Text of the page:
The book is useful enough on its own terms, although best read in conjunction with related literature, for which the author helpfully provides a competent biography.
“I’ve prepared a PowerPoint presentation that will cover the basics of what I wish to discuss with you,” Lucifer begins, opening up the ThinkPad. “Stop,” Billy says. “PowerPoint?” “It’s my preferred medium,” says Lucifer. “No,” Billy says. “Just no. You want to talk? We can talk. But I’m hungover, I’m annoyed, I’m still kind of losing my shit, I’m not watching a freaking PowerPoint presentation.” “PowerPoint is actually quite unfairly maligned,” Lucifer says.
Well, that was the thing with humans. They liked to be around each other and cram themselves three or four in a den if they could, then cram their dens in together as close as house martin nests. Leave a human alone for too long and it would get weird and sad.
“We’re all in this together,” she said, which was a typically Fifth assumption. The Ninth didn’t think anyone was in anything together, or if they were, they all had to disperse as soon as humanly possible to avoid splash damage.
J S Kupperman reviews Aurum Solis: Initiation Ceremonies and Inner Magical Techniques [Amazon, Publisher, Local Library] by Osborne Phillips in the Journal of the Western Mystery Tradition archive.
Osborne Phillips, former Chief of the Ogdoadic occult order known as the Aurum Solis, here reveals for the first time the initiatory ceremonies of that order, along with papers on their symbolism, the symbolism of the officers and some of the magical techniques and visualizations utilized in those rituals. The main symbolism of the Aurum Solis is Greek, though utilized with an hermetic understanding and with corresponding hermetic techniques. Officer titles in this degree include Hermes, the Initiator and Archmagus and Asklepias, the Assistant Adept. The third and final degree of the Aurum Solis combines Greek symbolism along with Egyptian and other ancient traditions. Aurum Solis provides a brief history of the Order and also discusses the initiatory pattern used by the Aurum Solis’ initiatory scheme known as the Fivefold Pattern of the House of Sacrifice. The book is then divided into two sections, the first dealing with the first two degrees or Outer Order of the Aurum Solis, the second concerning the third degree or Inner Order.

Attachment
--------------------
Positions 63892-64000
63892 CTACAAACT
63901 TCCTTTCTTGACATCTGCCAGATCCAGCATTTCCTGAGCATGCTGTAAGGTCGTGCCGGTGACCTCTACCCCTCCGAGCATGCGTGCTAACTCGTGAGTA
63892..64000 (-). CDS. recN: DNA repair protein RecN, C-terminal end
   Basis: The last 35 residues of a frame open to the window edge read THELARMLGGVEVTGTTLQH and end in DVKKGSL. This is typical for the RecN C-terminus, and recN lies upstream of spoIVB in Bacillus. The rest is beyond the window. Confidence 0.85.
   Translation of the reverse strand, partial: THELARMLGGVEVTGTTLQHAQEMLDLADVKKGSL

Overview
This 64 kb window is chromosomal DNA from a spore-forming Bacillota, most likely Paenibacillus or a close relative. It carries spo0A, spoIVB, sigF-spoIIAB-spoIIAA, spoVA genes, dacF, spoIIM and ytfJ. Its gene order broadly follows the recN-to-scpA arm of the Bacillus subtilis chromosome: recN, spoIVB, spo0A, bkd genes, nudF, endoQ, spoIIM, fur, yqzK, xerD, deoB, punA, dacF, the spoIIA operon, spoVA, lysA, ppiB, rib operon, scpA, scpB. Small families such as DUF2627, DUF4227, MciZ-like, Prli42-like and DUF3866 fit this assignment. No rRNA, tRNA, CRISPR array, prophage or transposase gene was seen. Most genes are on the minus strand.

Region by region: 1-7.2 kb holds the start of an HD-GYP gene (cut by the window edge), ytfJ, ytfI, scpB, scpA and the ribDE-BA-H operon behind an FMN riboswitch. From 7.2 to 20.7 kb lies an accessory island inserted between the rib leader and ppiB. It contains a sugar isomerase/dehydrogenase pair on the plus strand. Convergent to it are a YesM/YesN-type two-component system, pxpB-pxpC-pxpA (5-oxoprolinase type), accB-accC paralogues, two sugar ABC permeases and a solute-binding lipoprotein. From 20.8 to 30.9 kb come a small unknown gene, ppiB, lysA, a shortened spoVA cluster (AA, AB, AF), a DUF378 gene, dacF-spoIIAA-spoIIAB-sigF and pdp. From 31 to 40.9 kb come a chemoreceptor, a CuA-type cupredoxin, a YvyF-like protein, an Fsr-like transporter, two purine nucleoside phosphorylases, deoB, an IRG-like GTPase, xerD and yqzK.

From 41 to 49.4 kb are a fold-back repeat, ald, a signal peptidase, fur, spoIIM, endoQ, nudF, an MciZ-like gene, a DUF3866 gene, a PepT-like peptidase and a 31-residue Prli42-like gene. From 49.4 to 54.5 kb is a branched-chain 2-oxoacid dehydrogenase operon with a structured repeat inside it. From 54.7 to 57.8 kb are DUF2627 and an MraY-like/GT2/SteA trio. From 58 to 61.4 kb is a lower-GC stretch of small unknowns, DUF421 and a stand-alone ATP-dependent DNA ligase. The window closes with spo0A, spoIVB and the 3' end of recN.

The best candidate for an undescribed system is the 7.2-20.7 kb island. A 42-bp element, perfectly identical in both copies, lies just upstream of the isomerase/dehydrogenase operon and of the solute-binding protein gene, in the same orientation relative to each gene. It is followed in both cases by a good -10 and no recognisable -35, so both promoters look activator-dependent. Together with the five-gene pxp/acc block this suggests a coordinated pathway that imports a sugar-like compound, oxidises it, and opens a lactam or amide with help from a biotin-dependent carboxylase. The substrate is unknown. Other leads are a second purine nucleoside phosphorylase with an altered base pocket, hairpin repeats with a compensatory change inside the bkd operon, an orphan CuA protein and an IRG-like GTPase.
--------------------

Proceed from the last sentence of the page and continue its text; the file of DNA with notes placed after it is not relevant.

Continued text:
The Outer Order chapters, after the introduction, first discuss the temple set up used by the Aurum Solis, describing the placement of its furniture, banners and other symbolic “decoration”. Next the symbolism of the temple officers, their vestments or clothing and their pentacles or lamens is discussed. After this a ritual consecration of the temple space, along with explanations and visualizations is given. Finally the first and second degrees, called the Neophyte of the Great Work and Servitor of the Secret Flame, respectively, are given, again along with symbolism, descriptions of movements, magical techniques and visualizations.
The second section, concerning the Inner Order, follows a similar format as the previous section. First the Telesterion, the special temple or magical working space associated solely with the Aurum Solis’ third degree, is described. Next the officers and their regalia are described, along with their symbolism. The next chapter concerns the “Great One of Enchantments,” which is the name of the special Egyptian wand used in the third degree initiation, is described, along with its consecration ritual. Fourth the ritual of the third degree, called the Votary of the Sun, is described and explained. Finally there is a chapter called “The Bond of Light” that gives the consecration ritual for the Tessera; the symbol of the Work of the Aurum Solis.
Aurum Solis is an important addition to the already existing corpus of Aurum Solis materials. While it does not appear to provide the complete secrets of the Order’s initiation ceremonies on the level that Pat Zalewski’s Golden Dawn Rituals and Commentaries does, it does provide the beginning magician a framework to operate under and the experienced magician enough tools to fill in the blanks. It completes, as it were, the purpose of the Aurum Solis Magical Philosophy series, which previously gave its readers the important techniques and philosophies of the Order. The only drawback of the book is its complete lack of diagrams and drawings.